Voting age sparks row in Lebanon

A parliament session in progress in Beirut. The thorny issue of voting age may be put to the test at a parliament session today. (AFP)

In a country where 18-year-olds can drive, marry and serve in the army, allowing them to vote would generally be applauded as a boon for democracy. But not so in Lebanon. A move to lower the voting age from 21 to 18 has sparked fears of a shake-up of Lebanon's political structure, a complex power-sharing system between Christians and Muslims that has helped preserve a fragile peace since the end of the 1975-1990 civil war. The fear resonates most strongly within Lebanon's once-dominant Maronite Christian community, today estimated at around 30 per cent of the four-million population.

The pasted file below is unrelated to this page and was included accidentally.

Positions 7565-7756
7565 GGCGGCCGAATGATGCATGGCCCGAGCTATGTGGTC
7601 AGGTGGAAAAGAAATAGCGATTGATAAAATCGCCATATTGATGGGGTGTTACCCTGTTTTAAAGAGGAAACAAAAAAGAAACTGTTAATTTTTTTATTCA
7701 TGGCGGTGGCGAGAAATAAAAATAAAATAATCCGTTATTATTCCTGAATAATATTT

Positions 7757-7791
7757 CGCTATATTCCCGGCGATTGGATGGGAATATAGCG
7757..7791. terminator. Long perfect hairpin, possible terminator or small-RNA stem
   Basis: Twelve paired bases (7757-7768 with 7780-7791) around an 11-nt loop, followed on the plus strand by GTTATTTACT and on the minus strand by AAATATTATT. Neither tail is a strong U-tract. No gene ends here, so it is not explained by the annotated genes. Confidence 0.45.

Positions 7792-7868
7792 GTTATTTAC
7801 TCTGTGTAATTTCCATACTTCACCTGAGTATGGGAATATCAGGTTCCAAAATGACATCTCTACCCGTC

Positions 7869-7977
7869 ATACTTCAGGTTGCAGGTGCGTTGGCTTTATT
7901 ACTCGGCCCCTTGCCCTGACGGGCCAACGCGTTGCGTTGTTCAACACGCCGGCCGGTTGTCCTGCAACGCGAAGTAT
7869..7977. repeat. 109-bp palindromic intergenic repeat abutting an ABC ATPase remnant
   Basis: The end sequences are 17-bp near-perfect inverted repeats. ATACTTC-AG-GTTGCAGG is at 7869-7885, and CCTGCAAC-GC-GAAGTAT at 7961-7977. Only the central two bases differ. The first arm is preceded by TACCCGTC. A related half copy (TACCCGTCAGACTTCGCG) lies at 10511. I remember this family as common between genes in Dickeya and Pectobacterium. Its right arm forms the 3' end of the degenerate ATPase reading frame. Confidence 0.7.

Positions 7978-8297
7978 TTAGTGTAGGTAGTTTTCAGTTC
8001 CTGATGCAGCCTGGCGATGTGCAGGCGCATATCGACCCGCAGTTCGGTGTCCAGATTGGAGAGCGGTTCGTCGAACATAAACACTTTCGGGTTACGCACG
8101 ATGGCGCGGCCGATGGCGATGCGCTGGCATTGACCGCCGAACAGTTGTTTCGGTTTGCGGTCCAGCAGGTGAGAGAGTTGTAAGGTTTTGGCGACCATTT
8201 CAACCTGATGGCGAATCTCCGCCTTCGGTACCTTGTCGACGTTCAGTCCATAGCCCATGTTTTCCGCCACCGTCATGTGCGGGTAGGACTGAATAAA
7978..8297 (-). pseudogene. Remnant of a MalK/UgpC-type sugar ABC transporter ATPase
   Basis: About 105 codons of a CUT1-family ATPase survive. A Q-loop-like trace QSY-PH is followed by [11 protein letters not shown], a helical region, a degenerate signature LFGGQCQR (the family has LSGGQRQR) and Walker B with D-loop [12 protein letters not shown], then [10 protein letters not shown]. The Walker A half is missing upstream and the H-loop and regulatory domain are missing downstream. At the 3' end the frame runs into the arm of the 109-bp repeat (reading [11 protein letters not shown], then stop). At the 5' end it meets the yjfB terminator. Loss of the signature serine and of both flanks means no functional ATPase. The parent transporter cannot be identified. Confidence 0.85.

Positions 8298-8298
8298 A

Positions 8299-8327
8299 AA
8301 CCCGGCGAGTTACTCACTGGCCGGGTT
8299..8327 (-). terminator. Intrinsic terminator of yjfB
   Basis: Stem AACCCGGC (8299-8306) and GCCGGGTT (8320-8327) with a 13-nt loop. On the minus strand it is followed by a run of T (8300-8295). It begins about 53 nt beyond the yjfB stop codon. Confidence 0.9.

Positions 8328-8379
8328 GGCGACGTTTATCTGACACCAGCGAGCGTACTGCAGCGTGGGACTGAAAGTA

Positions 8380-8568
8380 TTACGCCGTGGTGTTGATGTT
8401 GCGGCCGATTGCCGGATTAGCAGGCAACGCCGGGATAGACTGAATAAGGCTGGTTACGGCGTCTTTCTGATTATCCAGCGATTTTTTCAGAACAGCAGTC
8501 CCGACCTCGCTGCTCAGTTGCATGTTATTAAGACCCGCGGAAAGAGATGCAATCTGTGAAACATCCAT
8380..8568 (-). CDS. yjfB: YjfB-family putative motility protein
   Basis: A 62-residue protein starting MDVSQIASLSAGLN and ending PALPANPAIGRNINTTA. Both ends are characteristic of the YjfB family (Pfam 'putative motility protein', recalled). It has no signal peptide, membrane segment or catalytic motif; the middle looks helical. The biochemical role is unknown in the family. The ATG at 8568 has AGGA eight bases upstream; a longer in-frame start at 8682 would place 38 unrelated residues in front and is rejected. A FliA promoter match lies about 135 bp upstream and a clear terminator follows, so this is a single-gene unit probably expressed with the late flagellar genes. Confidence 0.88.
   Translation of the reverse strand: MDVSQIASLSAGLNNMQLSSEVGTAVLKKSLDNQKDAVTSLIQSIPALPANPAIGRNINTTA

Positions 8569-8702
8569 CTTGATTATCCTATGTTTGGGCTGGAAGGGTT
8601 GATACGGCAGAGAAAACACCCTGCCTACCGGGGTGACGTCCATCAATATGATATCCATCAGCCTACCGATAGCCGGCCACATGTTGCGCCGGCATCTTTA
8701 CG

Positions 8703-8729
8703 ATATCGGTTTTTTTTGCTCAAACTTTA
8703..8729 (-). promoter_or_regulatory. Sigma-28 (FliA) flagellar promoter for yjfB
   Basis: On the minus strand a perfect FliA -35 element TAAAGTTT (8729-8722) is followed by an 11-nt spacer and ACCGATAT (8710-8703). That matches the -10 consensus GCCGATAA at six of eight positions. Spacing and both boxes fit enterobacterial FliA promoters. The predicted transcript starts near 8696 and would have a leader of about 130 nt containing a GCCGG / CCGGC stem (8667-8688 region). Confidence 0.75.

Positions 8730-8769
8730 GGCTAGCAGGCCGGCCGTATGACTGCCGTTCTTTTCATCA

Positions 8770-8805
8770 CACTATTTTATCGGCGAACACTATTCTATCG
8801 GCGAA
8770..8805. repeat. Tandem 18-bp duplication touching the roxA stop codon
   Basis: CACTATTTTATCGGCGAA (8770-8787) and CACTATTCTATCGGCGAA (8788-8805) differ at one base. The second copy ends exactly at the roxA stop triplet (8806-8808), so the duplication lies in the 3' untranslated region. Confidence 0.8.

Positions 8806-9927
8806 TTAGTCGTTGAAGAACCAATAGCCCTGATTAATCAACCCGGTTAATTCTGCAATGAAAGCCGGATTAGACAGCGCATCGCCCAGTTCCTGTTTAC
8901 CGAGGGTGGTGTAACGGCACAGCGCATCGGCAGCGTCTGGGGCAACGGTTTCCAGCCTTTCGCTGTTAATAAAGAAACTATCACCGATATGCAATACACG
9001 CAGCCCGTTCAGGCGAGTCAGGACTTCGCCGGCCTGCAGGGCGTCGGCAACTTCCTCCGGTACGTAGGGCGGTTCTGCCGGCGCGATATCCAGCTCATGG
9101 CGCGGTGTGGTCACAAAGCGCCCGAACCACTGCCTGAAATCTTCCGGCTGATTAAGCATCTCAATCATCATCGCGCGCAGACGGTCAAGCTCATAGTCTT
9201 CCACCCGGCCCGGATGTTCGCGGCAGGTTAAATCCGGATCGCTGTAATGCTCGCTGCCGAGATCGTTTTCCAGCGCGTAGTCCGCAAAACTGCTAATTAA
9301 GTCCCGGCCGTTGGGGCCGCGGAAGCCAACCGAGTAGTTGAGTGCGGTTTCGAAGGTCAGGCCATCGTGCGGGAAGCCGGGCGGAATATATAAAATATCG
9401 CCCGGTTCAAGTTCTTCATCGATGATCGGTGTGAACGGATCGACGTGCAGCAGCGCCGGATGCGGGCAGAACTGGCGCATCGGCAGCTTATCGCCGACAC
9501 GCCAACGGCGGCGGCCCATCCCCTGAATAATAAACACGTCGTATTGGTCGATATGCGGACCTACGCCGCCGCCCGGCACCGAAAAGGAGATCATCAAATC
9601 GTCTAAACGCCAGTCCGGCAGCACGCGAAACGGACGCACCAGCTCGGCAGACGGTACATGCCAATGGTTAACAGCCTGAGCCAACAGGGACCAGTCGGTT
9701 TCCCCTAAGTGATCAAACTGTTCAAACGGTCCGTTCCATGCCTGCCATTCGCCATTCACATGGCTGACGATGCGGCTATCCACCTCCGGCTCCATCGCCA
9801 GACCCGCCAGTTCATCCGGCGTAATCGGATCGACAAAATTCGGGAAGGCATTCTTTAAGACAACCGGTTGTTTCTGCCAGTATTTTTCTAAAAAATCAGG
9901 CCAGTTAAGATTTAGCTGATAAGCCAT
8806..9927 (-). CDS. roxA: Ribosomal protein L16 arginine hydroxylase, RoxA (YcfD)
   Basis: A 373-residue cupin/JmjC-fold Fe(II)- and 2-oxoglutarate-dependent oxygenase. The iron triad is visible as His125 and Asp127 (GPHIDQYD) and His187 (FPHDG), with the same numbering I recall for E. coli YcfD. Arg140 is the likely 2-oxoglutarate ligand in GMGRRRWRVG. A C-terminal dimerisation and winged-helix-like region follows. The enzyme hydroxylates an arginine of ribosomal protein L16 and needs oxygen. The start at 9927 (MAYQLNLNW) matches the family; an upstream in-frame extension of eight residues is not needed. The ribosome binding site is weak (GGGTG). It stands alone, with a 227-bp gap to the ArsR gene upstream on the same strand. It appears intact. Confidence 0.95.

"Christians fear the numbers," said Paul Salem, who heads the Beirut-based Carnegie Middle East Centre.

The thorny issue may be put to the test at a parliament session today, almost one year after MPs approved draft legislation to cut the age from 21 to 18.

 

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